Online Test: Question Types Versatility

January 30, 2023

Quizzes can be taken more than once: Using online assessments allows you to easily create assessments for each topic while also allowing learners to take the assessments at their own pace.

Online assessments also allow exam takers to interact and collaborate with their peers through online discussions, reflection exercises, self and peer review, and group projects.

Some benefits of using online assessments include:

Benefits of online assessment

Some of the benefits of online assessments are listed below.

  • Rapid identification of areas of learner misunderstanding and misconceptions
  • Flexibility that allows learners to take a test from anywhere and at any time
  • Offering new opportunities for interactivity
  • Providing detailed and immediate feedback
  • Increasing grading accuracy
  • Assessment storage, and reuse
  • Changing the order and randomization of assessment questions and options

Types of questions in an online assessment

A wide range of question types are supported by online assessments. The question types that are available are listed below.

1. MCQs (Multiple Choice Questions):

Multiple-choice questions ask exam takers to choose from a list of possible options or answers to a question. Most MCQs have one correct answer and two to four incorrect “distractor” choices. Incomplete sentences, statements, or complex scenarios can all be used to form questions. MCQs are best suited for information that is factual, conceptual, or procedural. Some simple guidelines for crafting more effective questions:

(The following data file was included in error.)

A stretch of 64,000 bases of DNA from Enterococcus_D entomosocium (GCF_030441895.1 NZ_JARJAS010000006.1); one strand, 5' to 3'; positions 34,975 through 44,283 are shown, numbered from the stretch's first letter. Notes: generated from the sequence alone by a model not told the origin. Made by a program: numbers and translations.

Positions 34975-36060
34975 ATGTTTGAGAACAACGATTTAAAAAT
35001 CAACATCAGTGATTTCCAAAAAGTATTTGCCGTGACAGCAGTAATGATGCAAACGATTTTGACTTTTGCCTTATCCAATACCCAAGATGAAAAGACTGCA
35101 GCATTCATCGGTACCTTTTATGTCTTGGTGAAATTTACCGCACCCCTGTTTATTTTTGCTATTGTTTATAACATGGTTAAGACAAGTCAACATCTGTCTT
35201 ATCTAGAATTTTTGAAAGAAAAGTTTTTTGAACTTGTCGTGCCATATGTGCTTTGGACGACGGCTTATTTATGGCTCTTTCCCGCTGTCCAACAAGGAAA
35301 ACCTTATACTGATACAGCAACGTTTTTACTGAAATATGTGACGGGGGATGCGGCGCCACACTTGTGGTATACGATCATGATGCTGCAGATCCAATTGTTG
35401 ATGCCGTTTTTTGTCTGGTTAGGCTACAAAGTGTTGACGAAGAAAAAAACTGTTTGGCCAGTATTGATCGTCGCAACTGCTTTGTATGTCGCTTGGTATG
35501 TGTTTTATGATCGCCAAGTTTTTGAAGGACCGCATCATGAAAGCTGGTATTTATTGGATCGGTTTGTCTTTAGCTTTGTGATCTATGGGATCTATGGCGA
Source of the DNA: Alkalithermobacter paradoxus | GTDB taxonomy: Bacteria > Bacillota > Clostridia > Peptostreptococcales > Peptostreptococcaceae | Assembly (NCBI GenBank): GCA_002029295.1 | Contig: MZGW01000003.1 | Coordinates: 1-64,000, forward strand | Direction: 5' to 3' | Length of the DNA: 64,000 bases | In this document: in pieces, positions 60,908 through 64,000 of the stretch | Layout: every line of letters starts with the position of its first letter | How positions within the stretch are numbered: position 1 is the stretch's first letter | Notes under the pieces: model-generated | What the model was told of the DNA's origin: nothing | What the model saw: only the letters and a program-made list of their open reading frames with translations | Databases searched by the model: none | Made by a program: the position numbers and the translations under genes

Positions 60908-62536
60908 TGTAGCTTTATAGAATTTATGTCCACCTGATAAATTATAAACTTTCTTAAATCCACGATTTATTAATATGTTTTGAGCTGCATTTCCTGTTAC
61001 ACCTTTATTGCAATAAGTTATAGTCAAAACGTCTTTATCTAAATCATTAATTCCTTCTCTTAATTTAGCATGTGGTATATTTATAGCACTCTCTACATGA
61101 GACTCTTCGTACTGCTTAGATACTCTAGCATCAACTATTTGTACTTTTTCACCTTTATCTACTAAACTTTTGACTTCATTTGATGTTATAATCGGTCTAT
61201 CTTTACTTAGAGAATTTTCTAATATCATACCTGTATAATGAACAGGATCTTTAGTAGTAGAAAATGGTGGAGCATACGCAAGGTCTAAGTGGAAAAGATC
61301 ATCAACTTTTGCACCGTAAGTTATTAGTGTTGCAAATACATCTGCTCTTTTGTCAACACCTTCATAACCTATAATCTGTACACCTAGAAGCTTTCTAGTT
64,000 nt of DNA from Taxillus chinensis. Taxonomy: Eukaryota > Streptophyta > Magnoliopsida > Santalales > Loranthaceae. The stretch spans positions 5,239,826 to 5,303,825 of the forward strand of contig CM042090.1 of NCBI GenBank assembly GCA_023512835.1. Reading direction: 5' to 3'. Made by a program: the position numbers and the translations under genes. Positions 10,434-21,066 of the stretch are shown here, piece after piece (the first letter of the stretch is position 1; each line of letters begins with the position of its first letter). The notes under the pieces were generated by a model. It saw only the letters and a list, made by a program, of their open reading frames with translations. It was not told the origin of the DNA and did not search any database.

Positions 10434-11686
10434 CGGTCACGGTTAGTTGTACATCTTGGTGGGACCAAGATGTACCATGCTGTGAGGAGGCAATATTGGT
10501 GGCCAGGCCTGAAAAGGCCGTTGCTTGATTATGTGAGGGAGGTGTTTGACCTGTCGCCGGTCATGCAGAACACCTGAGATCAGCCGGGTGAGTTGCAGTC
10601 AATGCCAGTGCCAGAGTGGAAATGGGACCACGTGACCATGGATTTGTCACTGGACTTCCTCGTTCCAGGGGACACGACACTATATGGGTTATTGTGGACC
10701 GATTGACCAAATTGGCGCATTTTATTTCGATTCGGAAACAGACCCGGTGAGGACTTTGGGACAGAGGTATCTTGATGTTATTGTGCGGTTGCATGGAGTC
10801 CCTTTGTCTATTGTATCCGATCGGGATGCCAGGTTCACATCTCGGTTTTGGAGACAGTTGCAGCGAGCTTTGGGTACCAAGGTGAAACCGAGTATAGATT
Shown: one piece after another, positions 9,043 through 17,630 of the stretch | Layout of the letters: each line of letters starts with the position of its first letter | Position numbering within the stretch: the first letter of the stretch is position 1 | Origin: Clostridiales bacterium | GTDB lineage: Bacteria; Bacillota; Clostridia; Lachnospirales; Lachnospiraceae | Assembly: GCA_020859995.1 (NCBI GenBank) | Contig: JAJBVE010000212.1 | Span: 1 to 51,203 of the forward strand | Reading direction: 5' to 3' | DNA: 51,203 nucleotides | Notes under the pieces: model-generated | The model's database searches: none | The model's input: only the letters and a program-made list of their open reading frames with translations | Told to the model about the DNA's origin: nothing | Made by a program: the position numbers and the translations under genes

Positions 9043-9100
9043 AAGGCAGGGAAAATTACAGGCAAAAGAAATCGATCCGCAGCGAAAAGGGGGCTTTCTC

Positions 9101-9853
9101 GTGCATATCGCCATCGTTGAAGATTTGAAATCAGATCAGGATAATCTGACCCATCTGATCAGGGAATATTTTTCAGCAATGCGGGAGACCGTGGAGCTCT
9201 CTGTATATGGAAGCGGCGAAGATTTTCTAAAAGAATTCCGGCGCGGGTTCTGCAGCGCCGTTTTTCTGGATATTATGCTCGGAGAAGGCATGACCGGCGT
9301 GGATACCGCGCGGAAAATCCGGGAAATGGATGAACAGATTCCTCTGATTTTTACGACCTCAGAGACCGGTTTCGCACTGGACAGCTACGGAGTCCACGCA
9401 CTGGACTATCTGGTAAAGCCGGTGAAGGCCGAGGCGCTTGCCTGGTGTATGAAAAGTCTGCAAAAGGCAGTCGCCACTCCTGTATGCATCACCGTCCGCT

• Distractors should be false but plausible/probable. A distractor should not be eliminated simply because it is clearly incorrect.
  • Avoid using the words “always” and “never” in distractors. Use words like “usually,” “likely,” and “rarely” to prevent exam takers from easily eliminating distractions.
  • Use options like “all of the above” and “none of the above” with caution.
MCQs are the most adaptable type of closed-ended question. This adaptability stems from the fact that the questions can include more elaborate scenarios that necessitate careful thought on the part of the exam taker. The likelihood of exam takers guessing is also low.Multiple-choice items can be more difficult to write than true/false and matching items. They also necessitate the development of plausible “distractors” or incorrect answer choices. Multiple-choice questions, like other closed-ended questions, favor recognition over recall.
2. Multiple Response Questions (MRQs):

MRQs are similar to MCQs in that they have multiple correct answers. MRQs ask exam takers to select multiple options from a list of possible options/answers and usually have more than one correct answer.

3. Fill-in-the-blanks:

Fill-in-the-blank questions are “constructed-response” questions that require exam takers to come up with an answer and are typically one word in length. Fill-in-the-blank questions are similar to completion questions. Fill-in-the-blank questions are best suited to questions that require exam-taker recall rather than recognition. Examples include assessing the correct spelling of items or ensuring that the exam takers have committed the information to memory.